‘Okay, mom. If I clean the plate, is there somebody in China rubbing his belly, talking about how good he feels?’ (I got slapped for that by the way when I said it. My mom called me a ‘sass.’) But these people play on the class envy things. The stock market, when it hit an all time high, do you know what Nancy Pelosi said? ‘Well, this is just another indication of how supply side doesn’t work. This is the Bush policy making the rich richer,’ and somebody said, ‘Ms. Pelosi, do you know how many Americans own stock now? Do you know that over 55% of Americans are in the stock market, either with their 401(K)s or whatever?’

‘That doesn’t matter! They’re not the ones making all this money.’

It’s classic, and they can’t wait for these tax cuts to expire.

CALLER: And you know what hurts them even worse is the real estate tax. They talk about subprime lending, when you’re going to reassess someone’s house and double their taxes in one year, it destroys the family making 60, 70, 80 grand a year.

RUSH: Oh, no question about it.

CALLER: These are the people that they claim to defend! That’s just a load.

RUSH: Well, yeah. You got a roaring economy out there. There’s wealth and opportunity like never before in this country. I’ll tell you another personal story to illustrate this. Snerdley asked me a minute ago when we were talking about the subprime lending crisis, with the caller from Miami. During the break after the call, Snerdley said, ‘How old were you when you bought your first house? In your 20s, right?’

‘No, I was 35 or 36, and it was a little $100,000 starter house out in Sacramento. The guy that built the house and sold it to me said, ‘Well, nobody lets you make any money until you’re 40 in this country. You’ve got to be 40 before they accept you as solid, responsible and so forth,” and that was an old rule of thumb. Today, kids coming out of college expect to have the house that they grew up in when they’re 25 or 26, and some of them do. The 80s were a great boom time for the country, but it’s even better now. Yet all we hear every day is the sordid tales of doom and gloom and economic woe and despair, when the opportunities that exist for people are just unparalleled. It’s a crying shame that more Americans aren’t inspired to go out and access their part of it. The Democrats say, ‘Well, it’s a finite pie.’ It’s not. The pie constantly grows. Look at our GDP. It constantly grows.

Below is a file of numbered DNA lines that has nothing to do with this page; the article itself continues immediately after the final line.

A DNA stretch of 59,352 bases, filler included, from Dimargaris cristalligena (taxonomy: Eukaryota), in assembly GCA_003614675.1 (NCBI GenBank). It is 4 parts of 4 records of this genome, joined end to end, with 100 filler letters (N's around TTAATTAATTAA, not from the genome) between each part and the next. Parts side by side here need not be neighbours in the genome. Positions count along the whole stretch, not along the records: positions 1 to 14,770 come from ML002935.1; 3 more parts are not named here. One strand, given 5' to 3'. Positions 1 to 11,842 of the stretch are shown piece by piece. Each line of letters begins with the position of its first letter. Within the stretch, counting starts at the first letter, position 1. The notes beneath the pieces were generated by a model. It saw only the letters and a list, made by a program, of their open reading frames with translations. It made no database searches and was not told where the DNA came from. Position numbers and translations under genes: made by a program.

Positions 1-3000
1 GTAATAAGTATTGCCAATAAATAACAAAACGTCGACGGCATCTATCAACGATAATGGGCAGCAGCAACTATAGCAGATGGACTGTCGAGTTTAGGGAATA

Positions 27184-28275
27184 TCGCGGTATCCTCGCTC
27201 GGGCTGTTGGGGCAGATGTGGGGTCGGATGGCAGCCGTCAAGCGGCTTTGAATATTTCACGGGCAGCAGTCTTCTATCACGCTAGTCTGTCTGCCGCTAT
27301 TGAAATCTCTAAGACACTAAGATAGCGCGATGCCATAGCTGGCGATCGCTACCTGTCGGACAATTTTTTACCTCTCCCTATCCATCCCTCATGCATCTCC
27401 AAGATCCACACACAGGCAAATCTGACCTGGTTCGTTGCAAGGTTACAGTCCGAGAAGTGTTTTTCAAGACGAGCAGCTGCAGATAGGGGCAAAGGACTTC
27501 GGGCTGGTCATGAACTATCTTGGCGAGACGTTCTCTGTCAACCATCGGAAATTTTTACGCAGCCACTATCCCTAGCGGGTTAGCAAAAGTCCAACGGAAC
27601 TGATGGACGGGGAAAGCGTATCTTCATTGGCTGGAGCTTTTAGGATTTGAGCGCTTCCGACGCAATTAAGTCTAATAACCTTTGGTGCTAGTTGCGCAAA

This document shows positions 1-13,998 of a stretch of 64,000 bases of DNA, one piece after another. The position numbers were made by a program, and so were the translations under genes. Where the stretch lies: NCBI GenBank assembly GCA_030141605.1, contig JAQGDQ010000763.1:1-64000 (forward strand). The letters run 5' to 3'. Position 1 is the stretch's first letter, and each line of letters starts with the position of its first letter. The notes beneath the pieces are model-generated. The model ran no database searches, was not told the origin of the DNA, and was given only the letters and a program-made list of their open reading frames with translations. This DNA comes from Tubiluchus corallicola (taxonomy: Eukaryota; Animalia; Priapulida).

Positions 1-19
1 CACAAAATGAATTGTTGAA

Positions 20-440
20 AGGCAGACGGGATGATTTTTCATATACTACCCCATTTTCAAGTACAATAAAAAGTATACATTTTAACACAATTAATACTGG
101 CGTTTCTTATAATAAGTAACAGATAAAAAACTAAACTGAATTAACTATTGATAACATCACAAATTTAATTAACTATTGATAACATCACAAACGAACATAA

The Democrats believe in a zero sum game. Somebody gets a raise, somebody had to get fired. If somebody grabs a big piece of the pie, then that’s a smaller rest-of-the-pie that other people have to divvy up, and it’s not how it works. But they want people to think it is, because they live and breathe on class envy. They want to take this economy and destroy it. Now, I’m not saying that that’s their desire or their word, but you’ve got a roaring, robust economy. You’ve got tax receipts rolling in as the result of tax cuts — and they want to interrupt that. They want to stop that. They want to raise taxes as a percentage on certain people so they can go out and get political points for it and to be damned with what the economic result is or the economic impact of it is simply because they want control. This is why, folks — I’m not trying to be pessimistic about this, just realistic, as realism is what’s called for here — I know there’s all kinds of tax reform plans. You got fair tax. You’ve flat tax. You’ve got whatever the hell it is.

Do you really — those of you who are thinking, engaged people — expect members of Congress to give up the single greatest power they have? That power is the social architecture involved in writing the tax code. I would love for it to happen, but the name of the game in politics is getting elected and getting reelected and amassing power. I can tell you this: The Democrats are never going to support anything like that. It’s going to take such a large Republican majority in both the House and Senate with a Republican president to get that kind of tax reform done. That’s why elections matter and have consequences. Ryan, thanks for the call.